The concept of “planning for operations” first began under SAFETEA-LU (2005) to guide Metropolitan Planning Organizations (MPOs) across the country in how they make investment decisions to more comprehensively consider system management and operations.
Measuring the value of how well an investment meets regional transportation goals and policies was an important breakthrough.
The current MAP-21 federal program (2012) continues this emphasis on using performance measures in transportation planning. Now, MPOs are asking local agencies to remake their transportation plans in a similar performance-based manner.
In the Portland, Oregon-Vancouver, Washington metropolitan area, for example, Metro’s Regional Transportation Plan (2010) calls for local cities and counties to report on how they will comply with regional performance targets for mobility, congestion, and mode share, to name a few. Metro communities have responded by adding performance measures into plan updates. In doing so, they’ve discovered some unexpected benefits, which are summarized in the following sections.
Project Values Align with Funding
Since a regional transportation plan already complies with federal MAP-21 guidelines, it makes sense for local communities to also re-align themselves with the same policy and performance framework. In this way, the local and regional agencies share a common set of metrics that can be used to score and discuss potential improvement projects. Local projects that could be funded through regional or state programs would be evaluated in a similar fashion as the regional plan. This also simplifies the public conversation about transportation investments by using a shared lexicon that describes what is valuable.
This new measurable planning framework can also highlight gaps and weaknesses in local funding programs.
For example, many jurisdictions have designed their development fee programs to help pay for roadway improvements that are necessary to meet the demands resulting from new development. Sometimes, projects that qualify for fee-based improvements are narrowly defined, such as only those that add capacity to the roadway. This typically excludes all non-motor vehicle improvements, as is the case for many Washington cities and counties that operate under their Concurrency Program. Some communities can adapt their fee programs to allow for a broader range of investments consistent with their planning objectives, while other are limited by legal barriers. The conflict comes when a locality wants these alternative types of improvements but has to admit that it has no funds to make them happen.
Measure What You Want
It is important to note that regional planning objectives can be supplemented by locals agencies to address whatever other transportation plan policies are important to them. So, regional objectives about congestion and mobility can joined up with more community based issues such as safety, public health and livability. This approach is highly customizable to fit the values of a given community.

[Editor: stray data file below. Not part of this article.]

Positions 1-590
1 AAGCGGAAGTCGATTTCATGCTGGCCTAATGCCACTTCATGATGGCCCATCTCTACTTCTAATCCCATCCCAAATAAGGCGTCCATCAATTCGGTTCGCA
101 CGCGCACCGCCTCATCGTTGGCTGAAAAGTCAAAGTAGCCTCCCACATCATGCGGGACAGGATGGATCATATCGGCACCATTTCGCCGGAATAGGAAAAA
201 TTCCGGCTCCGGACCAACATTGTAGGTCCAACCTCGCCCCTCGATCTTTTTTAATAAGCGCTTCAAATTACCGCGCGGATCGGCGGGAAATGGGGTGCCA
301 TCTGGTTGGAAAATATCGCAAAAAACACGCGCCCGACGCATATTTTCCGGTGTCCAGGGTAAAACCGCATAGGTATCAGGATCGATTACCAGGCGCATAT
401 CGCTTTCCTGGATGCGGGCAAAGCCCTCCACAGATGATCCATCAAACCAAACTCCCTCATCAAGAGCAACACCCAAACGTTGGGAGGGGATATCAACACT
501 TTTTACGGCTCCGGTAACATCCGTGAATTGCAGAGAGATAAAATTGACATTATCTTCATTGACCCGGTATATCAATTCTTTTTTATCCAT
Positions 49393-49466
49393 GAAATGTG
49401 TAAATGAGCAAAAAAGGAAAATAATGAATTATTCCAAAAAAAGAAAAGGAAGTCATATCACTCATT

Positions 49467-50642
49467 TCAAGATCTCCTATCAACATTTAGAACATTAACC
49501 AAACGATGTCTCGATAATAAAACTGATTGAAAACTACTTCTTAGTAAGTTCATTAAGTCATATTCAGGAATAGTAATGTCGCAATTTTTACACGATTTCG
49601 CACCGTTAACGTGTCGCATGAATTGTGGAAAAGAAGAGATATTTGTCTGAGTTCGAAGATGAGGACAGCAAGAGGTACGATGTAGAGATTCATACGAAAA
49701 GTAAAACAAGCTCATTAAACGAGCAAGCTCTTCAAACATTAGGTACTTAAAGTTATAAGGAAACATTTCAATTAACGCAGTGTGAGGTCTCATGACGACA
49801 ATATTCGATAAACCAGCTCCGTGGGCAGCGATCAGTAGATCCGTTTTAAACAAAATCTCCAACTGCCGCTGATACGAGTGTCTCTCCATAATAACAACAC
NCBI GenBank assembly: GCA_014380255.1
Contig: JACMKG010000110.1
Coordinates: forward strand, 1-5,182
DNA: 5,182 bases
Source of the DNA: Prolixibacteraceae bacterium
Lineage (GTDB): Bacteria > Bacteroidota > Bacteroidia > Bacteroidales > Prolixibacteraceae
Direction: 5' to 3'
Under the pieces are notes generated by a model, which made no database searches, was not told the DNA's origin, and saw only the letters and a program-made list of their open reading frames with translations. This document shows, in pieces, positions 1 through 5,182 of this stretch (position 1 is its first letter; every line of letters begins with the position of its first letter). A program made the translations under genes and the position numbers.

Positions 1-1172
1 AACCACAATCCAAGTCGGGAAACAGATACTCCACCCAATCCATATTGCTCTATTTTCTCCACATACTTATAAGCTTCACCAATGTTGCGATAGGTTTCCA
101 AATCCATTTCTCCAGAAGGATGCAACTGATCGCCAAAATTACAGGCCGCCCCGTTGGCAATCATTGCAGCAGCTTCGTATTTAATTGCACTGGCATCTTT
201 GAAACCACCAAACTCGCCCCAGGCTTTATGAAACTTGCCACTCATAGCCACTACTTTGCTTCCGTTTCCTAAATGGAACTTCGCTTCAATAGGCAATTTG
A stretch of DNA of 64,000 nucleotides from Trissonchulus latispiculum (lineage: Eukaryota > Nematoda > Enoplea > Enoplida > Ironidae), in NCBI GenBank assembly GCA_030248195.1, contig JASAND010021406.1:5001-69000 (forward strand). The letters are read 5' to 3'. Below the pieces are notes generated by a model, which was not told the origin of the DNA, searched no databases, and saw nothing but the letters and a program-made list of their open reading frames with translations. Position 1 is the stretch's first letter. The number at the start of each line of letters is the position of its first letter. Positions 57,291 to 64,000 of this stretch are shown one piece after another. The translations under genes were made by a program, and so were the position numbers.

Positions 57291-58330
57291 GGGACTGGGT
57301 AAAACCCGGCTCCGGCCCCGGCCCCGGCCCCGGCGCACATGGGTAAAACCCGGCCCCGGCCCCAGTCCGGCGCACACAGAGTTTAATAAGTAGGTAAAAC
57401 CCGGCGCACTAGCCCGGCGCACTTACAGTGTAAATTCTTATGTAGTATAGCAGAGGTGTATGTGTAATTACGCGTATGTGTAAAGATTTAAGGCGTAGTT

This is critical: a performance-based plan connects plan policies to project selection and funding. It gives real meaning to the policies and objectives of a community if local planners can demonstrate that the investments represent the best package of solutions to achieve a desired outcome. This framework works equally well for a wide variety of possible outcomes, from new infrastructure construction to system operations and management solutions.
To illustrate this point, consider if the planning process only has a speedometer on its dashboard. If the plan is optimized around this lone gauge, all projects will lead to travelling faster. If the community values public health and safety, for example, then those gauges need to be there as well. Done well, this fundamentally changes the way solutions are identified, and can open the door to a broader range of system management and safety related improvements in the plan.
Focus on Getting Things Done
With the right performance measures in place, the planning process strives to best meet objectives by identifying outcomes that score the best. This approach helps to break away from thinking about solutions by travel mode, and moves towards bundling various types of projects to achieve outcomes.
For example, a traditional approach to pedestrian planning in the suburbs would be to identify sidewalk gaps on all arterial roadways, and then trying to prioritize those investments. Perhaps gaps near schools would get a higher rating.
In contrast, a performance based approach to a specific objective, like making access to schools safer, might not just target specific blocks for sidewalks approaching schools, but also include measures designed to enhance street crossing traffic controls, add easements to connect through neighborhoods by trails to schools, and redesign fronting arterial streets to operate vehicles at slower speeds.
It is a fundamental shift in how the problems are identified and solved.
For these and other reasons, it seems like the time is right for local communities to consider making the shift to performance-based transportation planning.
Carl has led citywide and regional transportation planning studies throughout the West Coast over the past 30 years. He has presented to dozens of planning commissions and councils about their transportation challenges and potential solutions, and has helped them to understand what it takes to get them built.